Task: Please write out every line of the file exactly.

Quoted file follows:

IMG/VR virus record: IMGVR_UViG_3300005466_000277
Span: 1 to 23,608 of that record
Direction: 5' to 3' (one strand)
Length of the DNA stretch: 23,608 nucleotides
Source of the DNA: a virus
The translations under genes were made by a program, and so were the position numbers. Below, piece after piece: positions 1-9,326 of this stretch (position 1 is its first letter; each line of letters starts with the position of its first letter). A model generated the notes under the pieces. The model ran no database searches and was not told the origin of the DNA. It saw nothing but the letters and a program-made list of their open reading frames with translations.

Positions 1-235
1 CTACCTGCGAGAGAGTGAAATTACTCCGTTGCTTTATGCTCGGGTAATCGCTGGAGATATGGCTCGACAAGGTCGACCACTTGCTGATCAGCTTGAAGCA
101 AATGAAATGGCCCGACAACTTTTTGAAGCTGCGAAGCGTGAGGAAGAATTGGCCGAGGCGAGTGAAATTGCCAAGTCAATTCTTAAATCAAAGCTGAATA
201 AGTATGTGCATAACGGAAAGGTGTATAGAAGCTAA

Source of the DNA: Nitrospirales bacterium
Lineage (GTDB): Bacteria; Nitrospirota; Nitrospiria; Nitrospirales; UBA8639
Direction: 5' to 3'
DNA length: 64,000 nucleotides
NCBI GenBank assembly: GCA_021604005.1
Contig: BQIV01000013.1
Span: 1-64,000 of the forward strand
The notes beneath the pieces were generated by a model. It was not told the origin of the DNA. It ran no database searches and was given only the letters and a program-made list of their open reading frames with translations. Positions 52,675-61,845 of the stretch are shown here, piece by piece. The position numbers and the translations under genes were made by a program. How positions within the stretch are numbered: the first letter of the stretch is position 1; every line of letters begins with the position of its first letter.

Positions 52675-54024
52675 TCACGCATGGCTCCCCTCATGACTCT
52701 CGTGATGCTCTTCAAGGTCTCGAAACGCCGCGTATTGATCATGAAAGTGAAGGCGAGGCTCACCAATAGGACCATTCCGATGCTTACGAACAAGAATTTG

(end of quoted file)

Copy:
IMG/VR virus record: IMGVR_UViG_3300005466_000277
Span: 1 to 23,608 of that record
Direction: 5' to 3' (one strand)
Length of the DNA stretch: 23,608 nucleotides
Source of the DNA: a virus
The translations under genes were made by a program, and so were the position numbers. Below, piece after piece: positions 1-9,326 of this stretch (position 1 is its first letter; each line of letters starts with the position of its first letter). A model generated the notes under the pieces. The model ran no database searches and was not told the origin of the DNA. It saw nothing but the letters and a program-made list of their open reading frames with translations.

Positions 1-235
1 CTACCTGCGAGAGAGTGAAATTACTCCGTTGCTTTATGCTCGGGTAATCGCTGGAGATATGGCTCGACAAGGTCGACCACTTGCTGATCAGCTTGAAGCA
101 AATGAAATGGCCCGACAACTTTTTGAAGCTGCGAAGCGTGAGGAAGAATTGGCCGAGGCGAGTGAAATTGCCAAGTCAATTCTTAAATCAAAGCTGAATA
201 AGTATGTGCATAACGGAAAGGTGTATAGAAGCTAA

Source of the DNA: Nitrospirales bacterium
Lineage (GTDB): Bacteria; Nitrospirota; Nitrospiria; Nitrospirales; UBA8639
Direction: 5' to 3'
DNA length: 64,000 nucleotides
NCBI GenBank assembly: GCA_021604005.1
Contig: BQIV01000013.1
Span: 1-64,000 of the forward strand
The notes beneath the pieces were generated by a model. It was not told the origin of the DNA. It ran no database searches and was given only the letters and a program-made list of their open reading frames with translations. Positions 52,675-61,845 of the stretch are shown here, piece by piece. The position numbers and the translations under genes were made by a program. How positions within the stretch are numbered: the first letter of the stretch is position 1; every line of letters begins with the position of its first letter.

Positions 52675-54024
52675 TCACGCATGGCTCCCCTCATGACTCT
52701 CGTGATGCTCTTCAAGGTCTCGAAACGCCGCGTATTGATCATGAAAGTGAAGGCGAGGCTCACCAATAGGACCATTCCGATGCTTACGAACAAGAATTTG